Third generation (3G) networks were conceived from the Universal MobileTelecommunications Service (UMTS) concept for high speed networks for enabling a variety of data intensive applications. 3G systems consist of the two main standards, CDMA2000 and W-CDMA, as well as other 3G variants such as NTT DoCoMo’s Freedom of Mobile Multimedia Access (FOMA) and Time Division Synchronous Code Division Multiple Access (TD-SCDMA) used primarily in China.
The major impetus for 3G is to provide for faster data speed for data-intensive applications such as video. In addition, 3G to providing faster data speeds on a per-user basis, 3G is also helpful to provide greater overall capacity for voice and data users. For example, NTT DoCoMo’s plan to migrate iMode users from the 2G PDC network to FOM is driven by overall capacity concerns, as apposed to individual user data speed requirement.
The data speed of 3G is determined based on a combination of factors including the chip rate, channel structure, power control, and synchronization.
An example of calculating the theoretical 3G data speed is as follows:
- W-CDMA assigned code 400-500 Kpbs/code. 6 codes X 400 > 2Mbps (UMTS target for 3G data speed in fixed location)
Actual data speeds will vary in accordance with several factors including:
- Number of users in cell/sector
- Distance of user from cell
- User is moving or stationary
- Network operator capacity and network optimization requirements
1xEV-DO is a data-only solution, supporting a theoretical data speed of up to 2.457 Mbps
1xEV-DV is a data and voice solution, supporting a theoretical data speed of up to 3.072 Mbps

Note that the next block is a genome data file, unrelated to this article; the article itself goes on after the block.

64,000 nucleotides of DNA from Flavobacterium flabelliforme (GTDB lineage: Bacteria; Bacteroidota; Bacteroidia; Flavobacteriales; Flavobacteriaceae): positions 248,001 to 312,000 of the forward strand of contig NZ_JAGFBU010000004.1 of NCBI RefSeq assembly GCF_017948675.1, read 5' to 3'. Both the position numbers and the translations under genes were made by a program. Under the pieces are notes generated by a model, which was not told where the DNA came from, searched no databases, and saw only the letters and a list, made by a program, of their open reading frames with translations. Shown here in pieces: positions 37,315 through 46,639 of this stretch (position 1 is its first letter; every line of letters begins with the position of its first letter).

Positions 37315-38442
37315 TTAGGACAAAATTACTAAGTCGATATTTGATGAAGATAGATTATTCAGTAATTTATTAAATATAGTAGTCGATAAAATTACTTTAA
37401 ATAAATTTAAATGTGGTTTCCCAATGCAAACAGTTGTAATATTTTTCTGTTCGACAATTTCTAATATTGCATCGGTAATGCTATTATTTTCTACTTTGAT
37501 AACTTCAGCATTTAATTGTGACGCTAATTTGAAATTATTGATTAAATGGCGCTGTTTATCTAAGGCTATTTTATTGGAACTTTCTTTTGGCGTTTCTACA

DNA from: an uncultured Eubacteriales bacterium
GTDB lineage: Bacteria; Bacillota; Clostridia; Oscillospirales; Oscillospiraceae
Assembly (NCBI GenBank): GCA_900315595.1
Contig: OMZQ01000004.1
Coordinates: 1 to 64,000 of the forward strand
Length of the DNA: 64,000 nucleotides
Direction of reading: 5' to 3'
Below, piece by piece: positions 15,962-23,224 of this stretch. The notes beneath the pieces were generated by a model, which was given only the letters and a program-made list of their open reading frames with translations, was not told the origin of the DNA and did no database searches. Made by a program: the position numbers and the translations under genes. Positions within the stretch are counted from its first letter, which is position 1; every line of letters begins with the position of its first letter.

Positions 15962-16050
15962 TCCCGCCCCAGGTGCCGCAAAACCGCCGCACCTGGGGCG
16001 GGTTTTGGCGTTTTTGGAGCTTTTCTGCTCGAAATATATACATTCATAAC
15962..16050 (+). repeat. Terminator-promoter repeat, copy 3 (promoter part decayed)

FOMA has two operational modes, supporting a dedicated 64 Kbps connection or a 384 Kbps downlink/64 Kbps uplink best-effort connection.
TD-SCDMA can operate in 1.6 MHz or 5 MHz mode for 2 Mbps or 6 Mpbs respectively
Comparison of W-CDMA to CDMA2000
Both use a coding scheme that separates each subscriber from other subscribers
Both use control channels to manage the network
W-CDMA and CDMA2000 are not compatible from the perspective that they have different chip rates – 3.84 MCPS for W-CDMA vs. 1.2888 MCPS for CMDA2000. W-CDMA uses a 5 MHz channel. Initially, CDMA2000 uses only a 1.25 MHz channel, but with CDMA2000 3x, three 1.25 MHz channels can be combined to form a super channel structure.
W-CDMA is synchronous, relying on mobile station time measurements between two base stations, rather than using GPS as CDMA2000 does.
There are three modes of operation for W-CDMA/CDMA2000:
- Direct Sequence (DS) W-CDMA (UMTS) for Frequency Divsion Duplex (FDD)
- W-CDMA Time Division Duplex (TDD)
- CDMA2000 Multi-carrier FDD
Each of the three radio interface methods may be employed on either a GSM or ANSI-based Core Network (CN).
IS-833 is a standard, developed by the 3GPP2, to support CDMA2000 1xRTT Radio Access Network (RAN) to interface with a GSM CN. RAN upgrade required includes CDMA base station and BSC. CN upgrade required includes CDMA PDSN and AAA server.
W-CDMA uses the same CN as GPRS, utilizing existing infrastruture such as the GGSN and SGSN. W-CDMA, however, does require new RAN infrastructure such as the Node B, which replaces the BTS, and the Radio Network Controller (RNC), which replaces the BSC. Ultimately, the W-CDMA CN will evolve to comprise a full Mobile IP infrastructure including Media Gateway (MGW) and Media Gateway Controller (MGC) equipment for VoIP and other new equipment such as the HSS and CSDF.
CDMA2000 starts with new channel cards and then migrates to a full Mobile IP infrastructure requiring new Core Network (CN) infrastructure such as the AAA server and Packet Data Server Node (PDSN).